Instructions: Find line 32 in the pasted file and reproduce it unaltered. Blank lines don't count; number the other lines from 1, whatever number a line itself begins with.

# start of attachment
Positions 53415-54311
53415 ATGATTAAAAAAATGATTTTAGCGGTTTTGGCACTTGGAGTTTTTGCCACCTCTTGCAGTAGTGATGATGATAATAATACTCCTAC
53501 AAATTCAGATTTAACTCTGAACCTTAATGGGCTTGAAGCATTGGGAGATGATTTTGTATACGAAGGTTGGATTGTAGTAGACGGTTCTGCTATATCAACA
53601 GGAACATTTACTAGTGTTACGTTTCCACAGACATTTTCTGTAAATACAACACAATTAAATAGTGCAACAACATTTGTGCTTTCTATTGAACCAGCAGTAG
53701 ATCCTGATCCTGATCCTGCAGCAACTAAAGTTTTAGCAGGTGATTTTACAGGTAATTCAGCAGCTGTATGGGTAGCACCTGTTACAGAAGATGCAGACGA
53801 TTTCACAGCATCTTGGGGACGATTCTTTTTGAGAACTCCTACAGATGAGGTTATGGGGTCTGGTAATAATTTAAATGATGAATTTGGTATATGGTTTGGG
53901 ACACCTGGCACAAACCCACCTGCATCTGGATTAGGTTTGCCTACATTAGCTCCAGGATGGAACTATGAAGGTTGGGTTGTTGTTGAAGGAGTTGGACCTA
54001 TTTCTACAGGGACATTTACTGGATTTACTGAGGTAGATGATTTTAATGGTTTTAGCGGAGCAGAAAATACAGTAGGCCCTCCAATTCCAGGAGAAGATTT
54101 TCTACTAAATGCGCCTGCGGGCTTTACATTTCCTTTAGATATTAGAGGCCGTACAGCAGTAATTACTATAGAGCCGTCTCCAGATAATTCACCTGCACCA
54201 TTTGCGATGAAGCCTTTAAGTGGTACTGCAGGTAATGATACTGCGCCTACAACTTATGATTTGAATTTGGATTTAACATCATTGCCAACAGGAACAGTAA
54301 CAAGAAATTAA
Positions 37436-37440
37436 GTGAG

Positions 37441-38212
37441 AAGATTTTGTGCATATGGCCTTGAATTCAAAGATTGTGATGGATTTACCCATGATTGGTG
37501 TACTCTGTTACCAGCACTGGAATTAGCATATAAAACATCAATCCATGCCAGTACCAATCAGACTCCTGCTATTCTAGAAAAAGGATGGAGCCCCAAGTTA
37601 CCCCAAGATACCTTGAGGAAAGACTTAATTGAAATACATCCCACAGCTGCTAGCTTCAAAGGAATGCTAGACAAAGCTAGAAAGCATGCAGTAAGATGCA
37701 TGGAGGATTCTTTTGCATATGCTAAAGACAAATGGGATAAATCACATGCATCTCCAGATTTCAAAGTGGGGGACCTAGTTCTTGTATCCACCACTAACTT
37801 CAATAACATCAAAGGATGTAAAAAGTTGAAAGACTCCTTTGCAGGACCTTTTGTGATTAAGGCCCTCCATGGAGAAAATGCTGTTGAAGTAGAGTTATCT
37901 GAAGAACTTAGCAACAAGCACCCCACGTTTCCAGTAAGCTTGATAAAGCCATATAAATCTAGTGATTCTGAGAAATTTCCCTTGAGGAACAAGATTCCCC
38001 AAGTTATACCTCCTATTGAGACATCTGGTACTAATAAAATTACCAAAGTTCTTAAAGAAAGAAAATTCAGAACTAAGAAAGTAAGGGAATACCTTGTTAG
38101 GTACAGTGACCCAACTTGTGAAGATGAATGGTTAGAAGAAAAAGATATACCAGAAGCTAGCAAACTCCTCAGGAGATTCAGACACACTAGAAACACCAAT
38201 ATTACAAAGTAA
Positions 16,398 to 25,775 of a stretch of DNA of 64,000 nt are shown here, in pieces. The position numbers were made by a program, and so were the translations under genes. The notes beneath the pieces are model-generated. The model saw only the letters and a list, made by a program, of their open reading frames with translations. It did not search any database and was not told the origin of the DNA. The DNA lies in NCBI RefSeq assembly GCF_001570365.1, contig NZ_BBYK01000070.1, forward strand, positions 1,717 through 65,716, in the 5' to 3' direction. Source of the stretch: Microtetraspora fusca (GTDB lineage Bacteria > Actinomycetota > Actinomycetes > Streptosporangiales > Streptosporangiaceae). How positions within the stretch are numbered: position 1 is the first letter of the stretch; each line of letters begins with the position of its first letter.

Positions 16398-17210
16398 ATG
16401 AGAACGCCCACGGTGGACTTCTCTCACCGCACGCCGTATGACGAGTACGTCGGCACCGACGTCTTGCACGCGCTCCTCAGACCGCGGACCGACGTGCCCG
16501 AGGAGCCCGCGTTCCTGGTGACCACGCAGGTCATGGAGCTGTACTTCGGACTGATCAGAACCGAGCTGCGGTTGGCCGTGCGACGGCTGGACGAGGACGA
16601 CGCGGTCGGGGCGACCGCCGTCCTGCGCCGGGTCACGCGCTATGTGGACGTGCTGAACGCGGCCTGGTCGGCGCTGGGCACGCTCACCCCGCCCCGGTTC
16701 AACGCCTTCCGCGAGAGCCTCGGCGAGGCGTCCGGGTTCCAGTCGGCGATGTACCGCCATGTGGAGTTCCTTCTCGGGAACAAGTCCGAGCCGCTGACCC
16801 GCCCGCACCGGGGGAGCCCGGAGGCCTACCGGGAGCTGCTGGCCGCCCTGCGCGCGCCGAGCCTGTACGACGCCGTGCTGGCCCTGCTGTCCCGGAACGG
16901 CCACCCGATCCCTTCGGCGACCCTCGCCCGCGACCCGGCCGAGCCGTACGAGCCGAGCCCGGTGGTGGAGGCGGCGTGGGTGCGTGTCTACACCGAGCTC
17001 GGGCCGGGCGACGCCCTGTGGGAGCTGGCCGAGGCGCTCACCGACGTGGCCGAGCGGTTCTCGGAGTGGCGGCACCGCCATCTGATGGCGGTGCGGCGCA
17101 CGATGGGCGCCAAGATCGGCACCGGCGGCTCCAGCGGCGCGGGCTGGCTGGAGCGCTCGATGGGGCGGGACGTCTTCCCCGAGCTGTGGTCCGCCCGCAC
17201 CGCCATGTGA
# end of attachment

16901 CCACCCGATCCCTTCGGCGACCCTCGCCCGCGACCCGGCCGAGCCGTACGAGCCGAGCCCGGTGGTGGAGGCGGCGTGGGTGCGTGTCTACACCGAGCTC